Rival: Ahmadinejad moves Iran toward dictatorship
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Rival: Ahmadinejad moves Iran toward dictatorship
Ali Akbar Dareini, Associated Press Writer – 37 mins ago
TEHRAN, Iran – The main pro-reform candidate accused hard-line President Mahmoud Ahmadinejad of driving Iran toward "dictatorship" and hurting its standing in the world by questioning the Holocaust, during a rare and unprecedentedly raucous election debate Wednesday.
During the 90-minute debate, televised live, Ahmadinejad and opponent Mir Hossein Mousavi traded frank and direct criticisms that are unheard of in Iranian politics, where clashes are usually veiled in elliptical, polite language.
Often, Mousavi appeared confident and repeatedly kept Ahmadinejad off balance with sweeping charges about Iran's internal troubles and its shortcomings on the international stage.
"Your method (of government) definitely leads to dictatorship," Mousavi told Ahmadinejad, who fidgeted in his chair often through the debate and gave scornful smiles as Mousavi spoke.
Mousavi also said Iran has been "downgraded" in the eyes of world by Ahmadinejad's firebrand style and statements. Just hours earlier, Ahmadinejad called the Holocaust a "big deception" and claimed Israel uses it to sway international support.
"Our nation's dignity has been harmed. We've been degraded. There has been increasing tension (under Ahmadinejad). ... Is it in our interests?" Mousavi said.
Mousavi and Ahmadinejad are in an increasingly tight race heading into the June 12 election. The outcome will set the tone of Iran's policies on crucial issues ahead such as its standoff with the West over its nuclear ambitions and the possibility of groundbreaking talks with Washington after a nearly 30-year diplomatic freeze.
Mousavi and the reformers are in favor of better ties with the West and Washington and greater freedoms at home, while Ahmadinejad has taken a tougher stance abroad and domestically.
In Paris, French President Nicolas Sarkozy told Iran's foreign minister, Manoucher Mottaki, that Iran faces greater isolation if it refuses to negotiate over its nuclear program. Sarkozy also denounced Ahmadinejad's questioning of the Holocaust as "shocking."
Ahmadinejad's bid for re-election has been burdened by Iran's stumbling economy and accusations from rivals that his confrontational policies have left Iran with few friends in the world.
Iran has not held a presidential debate since 1997, when four candidates spoke in a rather staid, polite affair.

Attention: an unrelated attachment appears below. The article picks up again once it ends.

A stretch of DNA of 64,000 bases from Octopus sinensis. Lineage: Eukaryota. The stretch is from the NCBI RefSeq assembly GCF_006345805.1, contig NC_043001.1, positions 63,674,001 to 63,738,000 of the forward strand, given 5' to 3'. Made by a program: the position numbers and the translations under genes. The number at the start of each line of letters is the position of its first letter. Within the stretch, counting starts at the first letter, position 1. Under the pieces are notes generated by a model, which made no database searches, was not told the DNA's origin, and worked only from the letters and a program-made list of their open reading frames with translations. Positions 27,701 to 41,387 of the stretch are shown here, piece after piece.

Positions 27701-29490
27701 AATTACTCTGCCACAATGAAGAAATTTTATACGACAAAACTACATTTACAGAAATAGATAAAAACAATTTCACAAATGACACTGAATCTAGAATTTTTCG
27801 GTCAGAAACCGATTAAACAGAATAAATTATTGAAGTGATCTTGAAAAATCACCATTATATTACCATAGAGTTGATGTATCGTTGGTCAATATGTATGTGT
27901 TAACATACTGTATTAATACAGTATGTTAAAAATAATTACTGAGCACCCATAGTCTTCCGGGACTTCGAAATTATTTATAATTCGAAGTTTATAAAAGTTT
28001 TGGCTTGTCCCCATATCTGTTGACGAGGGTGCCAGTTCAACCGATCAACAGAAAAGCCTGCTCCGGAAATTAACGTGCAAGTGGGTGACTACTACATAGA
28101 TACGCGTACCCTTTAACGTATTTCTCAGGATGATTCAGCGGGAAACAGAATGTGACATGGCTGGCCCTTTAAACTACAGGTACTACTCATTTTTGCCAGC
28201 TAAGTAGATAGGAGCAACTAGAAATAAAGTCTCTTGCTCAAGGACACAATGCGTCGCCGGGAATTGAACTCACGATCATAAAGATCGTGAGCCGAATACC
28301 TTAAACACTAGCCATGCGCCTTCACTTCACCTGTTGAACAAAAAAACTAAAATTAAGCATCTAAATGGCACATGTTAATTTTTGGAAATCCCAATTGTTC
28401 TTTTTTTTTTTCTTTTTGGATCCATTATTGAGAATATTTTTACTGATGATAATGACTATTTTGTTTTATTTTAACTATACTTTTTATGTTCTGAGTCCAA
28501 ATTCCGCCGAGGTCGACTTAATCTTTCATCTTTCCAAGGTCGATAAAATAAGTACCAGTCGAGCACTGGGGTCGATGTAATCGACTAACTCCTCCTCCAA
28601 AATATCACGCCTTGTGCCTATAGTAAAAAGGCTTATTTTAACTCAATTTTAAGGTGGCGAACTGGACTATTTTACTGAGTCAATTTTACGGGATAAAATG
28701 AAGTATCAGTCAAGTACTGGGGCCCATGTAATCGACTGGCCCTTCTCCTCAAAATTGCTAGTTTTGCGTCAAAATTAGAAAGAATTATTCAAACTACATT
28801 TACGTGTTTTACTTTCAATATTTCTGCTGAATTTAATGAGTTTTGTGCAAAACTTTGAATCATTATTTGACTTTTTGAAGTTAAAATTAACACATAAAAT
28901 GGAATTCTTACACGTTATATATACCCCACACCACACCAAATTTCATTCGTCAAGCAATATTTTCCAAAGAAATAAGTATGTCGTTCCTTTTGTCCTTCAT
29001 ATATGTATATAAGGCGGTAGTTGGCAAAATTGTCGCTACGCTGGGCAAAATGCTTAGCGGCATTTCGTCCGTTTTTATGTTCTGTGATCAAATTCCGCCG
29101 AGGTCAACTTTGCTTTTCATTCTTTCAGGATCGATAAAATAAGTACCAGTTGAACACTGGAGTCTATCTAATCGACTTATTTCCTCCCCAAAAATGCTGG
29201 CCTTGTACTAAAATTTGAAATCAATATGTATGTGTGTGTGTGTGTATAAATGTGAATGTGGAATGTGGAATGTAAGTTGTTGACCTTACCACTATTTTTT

In Wednesday's debate, Ahmadinejad and Mousavi sat face-to-face across a table, while a moderator sitting between them said little. At times Ahmadinejad shouted and interrupted Mousavi, who did not raise his voice.
Ahmadinejad accused two former presidents — Mohammad Khatami and Hashem Rafsanjani — of joining forces with Mousavi to wage a campaign of "lies" against him.
"I'm not fighting against one candidate," Ahmadinejad complained during the debate. "I'm standing against a combination led by Rafsanjani and with the cooperation of Mousavi and Khatami."
Ahmadinejad also named a long list of former top officials he accused of "corruption," including Rafsanjani and his sons — a rather unbridled move, since Iranian politicians often avoid naming names directly in their attacks on opponents.
Rafsanjani is a powerful figure in Iran's clerical leadership and is seen as an influential political insider. He has not publicly backed any candidate, but he is believed to support anyone against Ahmadinejad. Also in the race are another reformist — former parliament speaker Mahdi Karroubi — and hard-liner Mohsen Rezaei, a former commander of the powerful Revolutionary Guard.
Mousavi, in turn, charged that Ahmadinejad's foreign policy suffered from "adventurism, instability, emotionalism, superstition, and extremism."
He also called Ahmadinejad an "odd" person to talk to.
After the debate, supporters of both candidates took to the streets near the state-TV building where it took place.
"God is great" and "Ahmadinejad is our love" the president's backers shouted, while Mousavi supporters chanted, "Ahmadi-bye-bye."
Leading political analyst Saeed Leilaz said the debate would further polarize Iran.
"Ahmadinejad's style is like a person who is sinking in a quagmire and resorts to anything to survive," he said.
Ahmadinejad can still count on strong backing from the ruling theocracy, which has the final say in all important policy matters and is capable of mobilizing millions of votes. But Mousavi's "green movement" — named for the color adopted as a campaign symbol — appears to be gaining serious ground among young voters as the race moves into the final week.
Shortly before the debate, Ahmadinejad told a gathering of international scholars that Israel uses the "big deception of the Holocaust" to gain allies in the West.
In April at the U.N.'s conference against racism in Geneva, the Iranian president accused the West of using the Holocaust as a "pretext" for aggression against Palestinians, provoking walkouts by delegates.
Ahmadinejad said in 2005 that Israel should be "wiped off the map" and later called the Holocaust a "myth."
Associated Press Writer Laurent Pirot in Paris contributed to this report.